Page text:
Given the popularity of both Java and MongoDB, it is no surprise that they work well together.
Whether you are developing on a local or on-premise MongoDB installation, or going cloud-first with MongoDB Atlas, the MongoDB Java Driver and surrounding ecosystem make it a breeze to integrate MongoDB into your development process.
In this article, we'll dive into the following:
Java is one of the most popular programming languages, and with good reason. First released in 1995, Java has maintained a considerable hold on the developer community since. It's a great fit for a number of industries, including financial services, healthcare, and even the public sector. Java is object-oriented and WORA (write once, run anywhere), so it can be run on all platforms that support the language without needing to recompile.
MongoDB holds the top spot as the most popular NoSQL database technology on several lists. It is a document database used to build highly available and scalable internet applications. Founded in 2007, MongoDB has a worldwide following in the developer community. MongoDB has always focused on providing developers with an excellent user experience, which, in addition to all its other features, has made MongoDB a favorite of developers worldwide.
If you're building something new and need a database, consider using MongoDB Atlas from the outset. Atlas will give you a fully-managed, cloud-native database service that comes with a number of features, including full-text search, charts, partner integrations, and much more. If you're building for iOS or Android, Atlas Device Sync makes mobile synchronization a snap. You can even build web applications on GraphQL directly on top of MongoDB Atlas.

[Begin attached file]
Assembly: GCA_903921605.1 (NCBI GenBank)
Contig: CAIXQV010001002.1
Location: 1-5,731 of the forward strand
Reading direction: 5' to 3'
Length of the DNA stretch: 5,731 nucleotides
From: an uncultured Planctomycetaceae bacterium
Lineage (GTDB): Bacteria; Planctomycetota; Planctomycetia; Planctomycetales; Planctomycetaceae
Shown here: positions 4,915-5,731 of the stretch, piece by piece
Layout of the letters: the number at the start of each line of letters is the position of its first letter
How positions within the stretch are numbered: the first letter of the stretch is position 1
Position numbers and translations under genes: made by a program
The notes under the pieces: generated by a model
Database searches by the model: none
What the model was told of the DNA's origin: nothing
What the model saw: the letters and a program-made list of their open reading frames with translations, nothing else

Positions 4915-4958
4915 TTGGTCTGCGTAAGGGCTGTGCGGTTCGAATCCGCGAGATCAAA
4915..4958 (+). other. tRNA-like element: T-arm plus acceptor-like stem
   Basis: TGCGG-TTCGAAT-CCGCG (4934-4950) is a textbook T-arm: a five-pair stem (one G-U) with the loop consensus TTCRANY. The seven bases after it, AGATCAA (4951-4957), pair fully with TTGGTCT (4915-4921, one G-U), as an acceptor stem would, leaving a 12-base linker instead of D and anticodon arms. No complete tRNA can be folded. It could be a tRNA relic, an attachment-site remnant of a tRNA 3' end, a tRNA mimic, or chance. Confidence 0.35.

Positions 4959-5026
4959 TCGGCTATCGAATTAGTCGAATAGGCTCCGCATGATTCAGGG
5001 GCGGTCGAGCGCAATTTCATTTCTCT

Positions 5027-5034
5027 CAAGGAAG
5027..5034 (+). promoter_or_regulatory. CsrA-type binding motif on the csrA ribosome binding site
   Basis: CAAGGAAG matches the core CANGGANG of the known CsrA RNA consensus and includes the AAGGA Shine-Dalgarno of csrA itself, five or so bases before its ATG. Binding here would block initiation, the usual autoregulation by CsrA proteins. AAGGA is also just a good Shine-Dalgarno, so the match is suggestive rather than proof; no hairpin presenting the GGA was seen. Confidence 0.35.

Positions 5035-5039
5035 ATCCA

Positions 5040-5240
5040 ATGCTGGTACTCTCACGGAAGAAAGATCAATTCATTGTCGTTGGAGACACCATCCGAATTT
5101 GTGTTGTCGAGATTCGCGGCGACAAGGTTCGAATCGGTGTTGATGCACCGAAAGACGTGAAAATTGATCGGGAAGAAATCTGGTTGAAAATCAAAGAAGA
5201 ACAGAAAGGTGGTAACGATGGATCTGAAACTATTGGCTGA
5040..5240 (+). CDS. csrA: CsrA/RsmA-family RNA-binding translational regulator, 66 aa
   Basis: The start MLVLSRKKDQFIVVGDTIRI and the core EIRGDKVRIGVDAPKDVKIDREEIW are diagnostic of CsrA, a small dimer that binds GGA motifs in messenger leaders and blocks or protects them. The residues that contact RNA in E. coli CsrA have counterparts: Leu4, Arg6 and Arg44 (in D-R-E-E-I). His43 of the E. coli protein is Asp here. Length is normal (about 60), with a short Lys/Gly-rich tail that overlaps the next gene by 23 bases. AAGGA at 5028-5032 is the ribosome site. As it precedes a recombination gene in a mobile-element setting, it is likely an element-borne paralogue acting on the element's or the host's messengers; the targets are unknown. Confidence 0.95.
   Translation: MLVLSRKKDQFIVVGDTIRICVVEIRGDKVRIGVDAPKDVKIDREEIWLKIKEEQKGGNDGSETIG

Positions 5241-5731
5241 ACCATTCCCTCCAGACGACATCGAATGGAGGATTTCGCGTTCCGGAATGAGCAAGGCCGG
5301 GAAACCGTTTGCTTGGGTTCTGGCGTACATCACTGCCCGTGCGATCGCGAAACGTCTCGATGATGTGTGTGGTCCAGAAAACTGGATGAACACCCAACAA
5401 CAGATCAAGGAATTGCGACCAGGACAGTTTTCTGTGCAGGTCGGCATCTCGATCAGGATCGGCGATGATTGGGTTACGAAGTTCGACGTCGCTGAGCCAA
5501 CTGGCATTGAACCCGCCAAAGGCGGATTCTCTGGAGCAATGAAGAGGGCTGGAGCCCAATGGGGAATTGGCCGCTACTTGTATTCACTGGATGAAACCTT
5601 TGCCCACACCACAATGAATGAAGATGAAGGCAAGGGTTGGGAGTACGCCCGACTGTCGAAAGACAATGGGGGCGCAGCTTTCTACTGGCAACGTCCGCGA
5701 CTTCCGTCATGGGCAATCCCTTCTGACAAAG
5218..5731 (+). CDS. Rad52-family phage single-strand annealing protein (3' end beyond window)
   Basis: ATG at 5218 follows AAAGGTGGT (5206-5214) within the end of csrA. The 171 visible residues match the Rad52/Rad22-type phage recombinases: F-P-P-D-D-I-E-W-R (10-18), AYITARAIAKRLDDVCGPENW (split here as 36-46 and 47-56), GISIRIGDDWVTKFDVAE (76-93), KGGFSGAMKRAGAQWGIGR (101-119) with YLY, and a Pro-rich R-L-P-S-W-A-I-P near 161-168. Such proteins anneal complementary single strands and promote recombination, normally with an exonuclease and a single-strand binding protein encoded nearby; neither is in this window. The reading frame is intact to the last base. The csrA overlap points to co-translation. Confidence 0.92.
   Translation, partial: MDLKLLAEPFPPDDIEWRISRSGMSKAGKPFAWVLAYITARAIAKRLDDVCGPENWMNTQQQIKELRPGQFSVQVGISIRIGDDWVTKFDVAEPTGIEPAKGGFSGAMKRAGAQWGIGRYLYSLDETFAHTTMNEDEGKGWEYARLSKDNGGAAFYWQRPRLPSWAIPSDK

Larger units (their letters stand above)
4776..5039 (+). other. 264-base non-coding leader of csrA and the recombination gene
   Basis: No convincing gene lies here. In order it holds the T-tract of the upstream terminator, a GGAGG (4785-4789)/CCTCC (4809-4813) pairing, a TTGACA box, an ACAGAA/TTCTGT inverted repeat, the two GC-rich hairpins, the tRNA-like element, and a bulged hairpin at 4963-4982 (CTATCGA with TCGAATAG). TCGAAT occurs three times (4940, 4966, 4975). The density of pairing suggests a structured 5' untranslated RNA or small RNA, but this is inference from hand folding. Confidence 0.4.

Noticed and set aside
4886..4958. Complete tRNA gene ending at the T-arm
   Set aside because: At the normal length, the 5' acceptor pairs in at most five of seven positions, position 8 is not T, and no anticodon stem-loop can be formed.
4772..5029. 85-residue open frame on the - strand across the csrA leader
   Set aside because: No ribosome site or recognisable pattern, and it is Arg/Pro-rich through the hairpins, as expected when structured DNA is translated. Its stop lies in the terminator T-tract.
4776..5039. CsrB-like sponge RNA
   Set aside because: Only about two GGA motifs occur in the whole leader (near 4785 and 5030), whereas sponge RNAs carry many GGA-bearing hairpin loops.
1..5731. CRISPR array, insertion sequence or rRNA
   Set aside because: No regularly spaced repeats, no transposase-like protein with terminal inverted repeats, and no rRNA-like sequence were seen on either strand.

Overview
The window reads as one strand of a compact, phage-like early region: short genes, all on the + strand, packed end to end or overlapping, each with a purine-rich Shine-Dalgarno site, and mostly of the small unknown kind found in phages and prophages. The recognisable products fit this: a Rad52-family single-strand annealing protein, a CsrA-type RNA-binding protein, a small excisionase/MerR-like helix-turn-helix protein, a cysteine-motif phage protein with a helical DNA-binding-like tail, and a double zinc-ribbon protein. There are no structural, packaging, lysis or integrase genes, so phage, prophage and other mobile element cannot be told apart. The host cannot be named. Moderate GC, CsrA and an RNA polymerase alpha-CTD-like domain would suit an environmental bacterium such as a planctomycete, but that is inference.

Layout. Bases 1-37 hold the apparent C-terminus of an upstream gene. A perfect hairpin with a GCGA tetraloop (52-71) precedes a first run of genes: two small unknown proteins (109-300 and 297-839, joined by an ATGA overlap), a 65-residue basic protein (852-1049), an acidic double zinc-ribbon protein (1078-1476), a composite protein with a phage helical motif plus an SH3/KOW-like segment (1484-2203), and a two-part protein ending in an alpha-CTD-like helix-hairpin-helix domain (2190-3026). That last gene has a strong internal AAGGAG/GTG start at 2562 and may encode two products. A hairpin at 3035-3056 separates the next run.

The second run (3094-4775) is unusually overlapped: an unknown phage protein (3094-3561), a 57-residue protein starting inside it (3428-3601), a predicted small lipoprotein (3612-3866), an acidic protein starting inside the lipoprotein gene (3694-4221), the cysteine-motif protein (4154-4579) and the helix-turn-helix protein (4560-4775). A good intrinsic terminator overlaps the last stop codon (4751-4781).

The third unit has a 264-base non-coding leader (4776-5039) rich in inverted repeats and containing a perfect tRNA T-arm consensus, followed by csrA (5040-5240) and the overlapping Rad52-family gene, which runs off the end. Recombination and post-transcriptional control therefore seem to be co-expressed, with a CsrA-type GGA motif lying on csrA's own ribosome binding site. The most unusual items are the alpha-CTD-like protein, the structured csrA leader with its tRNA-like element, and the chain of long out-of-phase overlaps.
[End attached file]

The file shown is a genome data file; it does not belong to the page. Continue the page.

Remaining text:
Make sure that you have Java 8 (or a later version) installed, and your preferred IDE ready.
The first thing you'll want to do is declare a dependency on the latest version of the MongoDB Java Driver. Instructions for how to do this using either Gradle or Maven, along with example code, can be found here.
Once your Java project dependencies are all set up, you'll need a database.
You can create an account and create a free-tier cluster on MongoDB Atlas by following this guide. It will also show you how to insert sample data.
After the previous section, you should have a new MongoDB cluster deployed in Atlas, a new database user and password, and some sample datasets loaded into your cluster.
Now, it's time to connect to a database using your driver. In order to establish a database connection, your driver needs instructions on how to connect. These instructions are called the connection string. You can get your connection string for the cluster and username you created in the previous step by going into your Atlas account, navigating to the Database section, and clicking "Connect".
A pop-up will appear prompting you to select your driver and version. Once you've populated both of those drop-downs, you can use the resulting database connection string (it'll begin with "mongdb+srv://") to connect to your cluster. Note that you will need to swap in the values for your own username and password!
You can use this connection string to run queries on your MongoDB cluster from your application. You can find a more in-depth set of instructions as well as example code here.
Unlike SQL databases, MongoDB stores information in documents and collections.
MongoDB stores data records as BSON documents. BSON is a binary representation of JSON documents, though it contains more data types than JSON. Documents are composed of field-value pairs, with the following structure: